Opinion 90-25
(January 1991)

You have asked for an opinion on the following facts: You represented a client in a personal injury action on whose behalf you settled a personal injury claim against a third party carrier. You also have placed the client's own carrier on notice of an underinsured claim. Prior to negotiating the underinsured claim you were fired by your client. Repeated attempts by you, both in writing as well as by phone have been unsuccessful in transferring the file to new counsel. Two appointments that successor counsel had made with you to review the file, arrange a fee distribution between counsel and transfer the file were not kept by the successor attorney. You were fired six months ago, and have at least six months to go before any statute of limitations could possibly pass to the prejudice of your client. Finally you have recently discovered that the successor attorney has yet to contact the insurance companies involved with the case.

You have three questions:

1. In light of the fact that plaintiff's new counsel is ignoring the file what are your obligations to protect the statute of limitations;

2. Because you did receive a policy limits offer for the third party claim, are you entitled to a contingent fee as agreed between the client and your firm;

3. What should you do to accomplish the transferal of the file in light of new counsel's obstructive behavior so as to fully protect the plaintiff's interests without further prejudice.

Rule of Professional Conduct 1.16 governs withdrawal of an attorney from representation and provides, in part, as follows:

(a) ...a lawyer shall not represent a client, or where representation has commenced, shall withdraw from the representation of a client if:

(3) The lawyer is discharged.

(d) Upon termination of representation, a lawyer shall take steps to the extent reasonably practicable to protect a client's interests, such as giving reasonable notice to the client, allowing time for employment of other counsel, surrendering papers and property to which the client is entitled and refunding any advance payment of fee that has not been earned....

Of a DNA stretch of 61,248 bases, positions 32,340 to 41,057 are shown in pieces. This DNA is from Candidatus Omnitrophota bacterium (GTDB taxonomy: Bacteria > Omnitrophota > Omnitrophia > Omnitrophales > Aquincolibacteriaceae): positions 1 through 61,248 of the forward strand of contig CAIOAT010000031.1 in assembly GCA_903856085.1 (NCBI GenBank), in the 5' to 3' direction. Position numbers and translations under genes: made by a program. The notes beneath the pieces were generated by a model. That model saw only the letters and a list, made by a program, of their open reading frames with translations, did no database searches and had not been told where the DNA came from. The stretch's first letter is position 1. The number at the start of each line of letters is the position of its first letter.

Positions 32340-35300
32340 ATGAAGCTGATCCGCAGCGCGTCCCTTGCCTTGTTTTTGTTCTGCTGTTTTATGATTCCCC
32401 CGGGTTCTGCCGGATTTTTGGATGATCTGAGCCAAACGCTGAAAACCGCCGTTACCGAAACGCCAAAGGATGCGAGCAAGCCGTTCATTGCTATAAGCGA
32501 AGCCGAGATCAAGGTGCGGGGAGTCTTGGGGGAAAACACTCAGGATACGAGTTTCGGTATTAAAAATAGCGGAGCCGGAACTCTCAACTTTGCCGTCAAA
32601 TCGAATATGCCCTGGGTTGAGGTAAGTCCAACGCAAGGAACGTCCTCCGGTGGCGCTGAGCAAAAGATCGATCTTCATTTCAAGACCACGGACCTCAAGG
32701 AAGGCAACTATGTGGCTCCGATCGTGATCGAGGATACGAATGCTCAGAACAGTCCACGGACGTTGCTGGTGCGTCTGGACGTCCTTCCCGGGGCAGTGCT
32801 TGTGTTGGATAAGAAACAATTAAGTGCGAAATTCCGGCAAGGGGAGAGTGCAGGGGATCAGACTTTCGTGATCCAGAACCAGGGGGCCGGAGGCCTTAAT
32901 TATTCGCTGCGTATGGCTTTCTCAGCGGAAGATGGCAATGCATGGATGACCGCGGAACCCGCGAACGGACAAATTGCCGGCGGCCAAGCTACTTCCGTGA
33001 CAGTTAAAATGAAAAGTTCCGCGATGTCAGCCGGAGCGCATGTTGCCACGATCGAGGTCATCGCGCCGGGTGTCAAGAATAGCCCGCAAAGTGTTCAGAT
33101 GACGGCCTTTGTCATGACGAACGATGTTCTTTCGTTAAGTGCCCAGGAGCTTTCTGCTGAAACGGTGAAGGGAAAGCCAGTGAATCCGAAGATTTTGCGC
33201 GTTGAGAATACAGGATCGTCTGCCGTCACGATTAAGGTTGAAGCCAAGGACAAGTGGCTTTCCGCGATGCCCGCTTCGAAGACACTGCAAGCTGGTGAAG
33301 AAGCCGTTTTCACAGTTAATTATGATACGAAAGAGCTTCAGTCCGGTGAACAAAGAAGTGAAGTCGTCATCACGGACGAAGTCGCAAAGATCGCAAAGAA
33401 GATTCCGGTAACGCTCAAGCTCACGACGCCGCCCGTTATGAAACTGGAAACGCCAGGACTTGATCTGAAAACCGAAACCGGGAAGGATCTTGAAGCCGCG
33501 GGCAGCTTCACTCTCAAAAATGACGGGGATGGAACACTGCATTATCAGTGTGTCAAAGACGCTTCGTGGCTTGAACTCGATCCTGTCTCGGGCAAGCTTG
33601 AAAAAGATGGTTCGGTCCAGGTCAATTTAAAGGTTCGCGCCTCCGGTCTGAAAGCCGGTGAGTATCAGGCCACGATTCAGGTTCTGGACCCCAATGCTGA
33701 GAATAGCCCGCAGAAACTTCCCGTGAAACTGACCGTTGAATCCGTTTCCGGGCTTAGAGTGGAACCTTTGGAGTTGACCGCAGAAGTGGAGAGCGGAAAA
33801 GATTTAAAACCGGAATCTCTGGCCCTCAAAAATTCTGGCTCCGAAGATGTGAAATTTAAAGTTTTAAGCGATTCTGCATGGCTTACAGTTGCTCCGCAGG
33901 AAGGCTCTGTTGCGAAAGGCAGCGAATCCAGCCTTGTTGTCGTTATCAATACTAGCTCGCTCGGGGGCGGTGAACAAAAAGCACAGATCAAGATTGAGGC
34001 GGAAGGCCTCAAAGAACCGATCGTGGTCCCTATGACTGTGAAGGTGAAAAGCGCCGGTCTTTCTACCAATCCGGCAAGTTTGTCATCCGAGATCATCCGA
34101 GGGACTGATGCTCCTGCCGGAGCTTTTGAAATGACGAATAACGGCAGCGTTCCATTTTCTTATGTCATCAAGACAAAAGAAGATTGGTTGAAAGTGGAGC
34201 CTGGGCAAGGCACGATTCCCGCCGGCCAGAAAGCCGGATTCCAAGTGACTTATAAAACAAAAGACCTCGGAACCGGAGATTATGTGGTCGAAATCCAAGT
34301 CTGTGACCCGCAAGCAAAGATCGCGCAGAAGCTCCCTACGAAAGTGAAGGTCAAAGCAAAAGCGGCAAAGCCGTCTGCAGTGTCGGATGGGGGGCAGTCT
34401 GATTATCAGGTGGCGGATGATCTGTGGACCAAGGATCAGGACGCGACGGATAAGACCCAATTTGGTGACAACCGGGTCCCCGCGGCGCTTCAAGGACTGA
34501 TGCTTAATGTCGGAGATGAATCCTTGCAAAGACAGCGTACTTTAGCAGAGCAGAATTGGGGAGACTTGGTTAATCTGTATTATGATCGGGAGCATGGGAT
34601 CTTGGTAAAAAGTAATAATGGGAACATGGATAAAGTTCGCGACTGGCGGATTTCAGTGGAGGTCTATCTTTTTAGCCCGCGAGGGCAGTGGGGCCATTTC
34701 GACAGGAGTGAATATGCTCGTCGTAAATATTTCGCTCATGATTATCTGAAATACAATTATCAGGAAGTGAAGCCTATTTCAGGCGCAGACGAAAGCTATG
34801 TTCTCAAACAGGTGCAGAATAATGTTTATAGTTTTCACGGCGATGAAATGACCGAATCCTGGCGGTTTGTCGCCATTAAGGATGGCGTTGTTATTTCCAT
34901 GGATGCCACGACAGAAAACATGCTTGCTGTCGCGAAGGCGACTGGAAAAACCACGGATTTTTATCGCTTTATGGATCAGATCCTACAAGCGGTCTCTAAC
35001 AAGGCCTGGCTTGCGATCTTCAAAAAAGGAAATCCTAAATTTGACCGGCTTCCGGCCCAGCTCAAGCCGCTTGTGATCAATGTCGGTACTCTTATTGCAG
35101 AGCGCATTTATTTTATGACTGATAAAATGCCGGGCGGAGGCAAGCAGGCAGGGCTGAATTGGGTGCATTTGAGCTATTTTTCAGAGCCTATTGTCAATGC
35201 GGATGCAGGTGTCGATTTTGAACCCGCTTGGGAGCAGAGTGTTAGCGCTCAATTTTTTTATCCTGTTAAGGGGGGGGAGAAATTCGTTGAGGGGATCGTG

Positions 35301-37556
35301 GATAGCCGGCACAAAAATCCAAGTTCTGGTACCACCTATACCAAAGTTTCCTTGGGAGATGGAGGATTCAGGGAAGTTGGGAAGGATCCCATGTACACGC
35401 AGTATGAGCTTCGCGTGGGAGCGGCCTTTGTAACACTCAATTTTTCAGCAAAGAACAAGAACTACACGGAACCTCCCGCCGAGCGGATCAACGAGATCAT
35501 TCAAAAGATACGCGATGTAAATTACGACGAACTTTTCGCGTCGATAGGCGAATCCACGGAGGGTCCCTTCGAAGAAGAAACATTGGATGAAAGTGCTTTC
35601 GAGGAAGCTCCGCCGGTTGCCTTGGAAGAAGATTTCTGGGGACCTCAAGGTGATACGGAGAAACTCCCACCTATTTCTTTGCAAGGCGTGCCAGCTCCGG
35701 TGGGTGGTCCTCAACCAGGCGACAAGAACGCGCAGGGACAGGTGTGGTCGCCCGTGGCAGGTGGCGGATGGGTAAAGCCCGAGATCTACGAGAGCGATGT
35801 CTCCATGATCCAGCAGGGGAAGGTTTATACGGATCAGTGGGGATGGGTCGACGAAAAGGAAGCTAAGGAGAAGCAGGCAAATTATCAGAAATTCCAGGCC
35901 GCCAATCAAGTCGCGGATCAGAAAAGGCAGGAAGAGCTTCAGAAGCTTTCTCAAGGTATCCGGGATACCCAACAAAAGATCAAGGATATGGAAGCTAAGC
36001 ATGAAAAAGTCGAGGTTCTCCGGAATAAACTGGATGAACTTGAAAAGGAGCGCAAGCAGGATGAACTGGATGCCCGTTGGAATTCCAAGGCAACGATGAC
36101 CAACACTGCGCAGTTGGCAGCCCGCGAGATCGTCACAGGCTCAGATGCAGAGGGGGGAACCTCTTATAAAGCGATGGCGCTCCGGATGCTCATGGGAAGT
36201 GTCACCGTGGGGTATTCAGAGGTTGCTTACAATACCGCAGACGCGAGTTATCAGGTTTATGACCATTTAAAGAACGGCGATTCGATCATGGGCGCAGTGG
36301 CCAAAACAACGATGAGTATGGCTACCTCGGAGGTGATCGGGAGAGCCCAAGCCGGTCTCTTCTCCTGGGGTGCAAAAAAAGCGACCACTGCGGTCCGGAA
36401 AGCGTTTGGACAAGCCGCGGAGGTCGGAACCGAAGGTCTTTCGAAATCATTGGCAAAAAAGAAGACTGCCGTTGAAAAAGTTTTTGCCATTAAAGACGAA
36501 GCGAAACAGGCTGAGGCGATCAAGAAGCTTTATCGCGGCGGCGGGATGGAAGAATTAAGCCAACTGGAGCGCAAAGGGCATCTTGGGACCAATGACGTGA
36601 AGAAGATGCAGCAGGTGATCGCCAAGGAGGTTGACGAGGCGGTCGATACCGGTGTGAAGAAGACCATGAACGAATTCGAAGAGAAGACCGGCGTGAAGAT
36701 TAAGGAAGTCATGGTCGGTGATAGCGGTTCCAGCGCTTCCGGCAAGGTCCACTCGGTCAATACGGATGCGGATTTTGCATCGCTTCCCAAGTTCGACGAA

The Committee must decline to comment on your second question as this is a legal/contractual one outside the scope of the Committee's charge which is strictly limited to commenting on the ethical impact of proposed conduct.

The Committee's response to your first and third questions is combined. It is clear from Rule 1.16(a), that you must terminate representation of your client as you have been fired. It is the Committee's opinion that you will be in compliance with the ethical requirements of Rule 1.16(d) if you contact your client and his new attorney, certified mail, return receipt requested advising them and confirming that as you have been fired, you will be taking no further action in this matter. You should also communicate to them that the file is available to the client and/or the new attorney on either's request. The letter should also clearly state what the applicable statute of limitations are.

Since there are no applicable statutes of limitation due to run in the near future, no other further affirmative action on your part is required in order to be in compliance with the Rules of Professional Conduct. The Committee notes that you have indicated that no litigation was started on behalf of the client and this eliminates the requirement, if any, of court approval for your withdrawal.

Finally, we recommend you consider opinion 88-45 of the Legal Ethics and Responsibility Committee of the Pennsylvania Bar Association. That opinion addresses similar concerns and may be of some further help to you.

The Philadelphia Bar Association's Professional Guidance Committee provides, upon request, advice for lawyers facing or anticipating facing ethical dilemmas. Advice is based on the consideration of the facts of the particular inquirer's situation and the Rules of Professional Conduct as promulgated by the Supreme Court of Pennsylvania. The Committee's opinions are advisory only and are based upon the facts set forth. The opinions are not binding upon the Disciplinary Board of the Supreme Court of Pennsylvania or any other Court. They carry only such weight as an appropriate reviewing authority may choose to give it.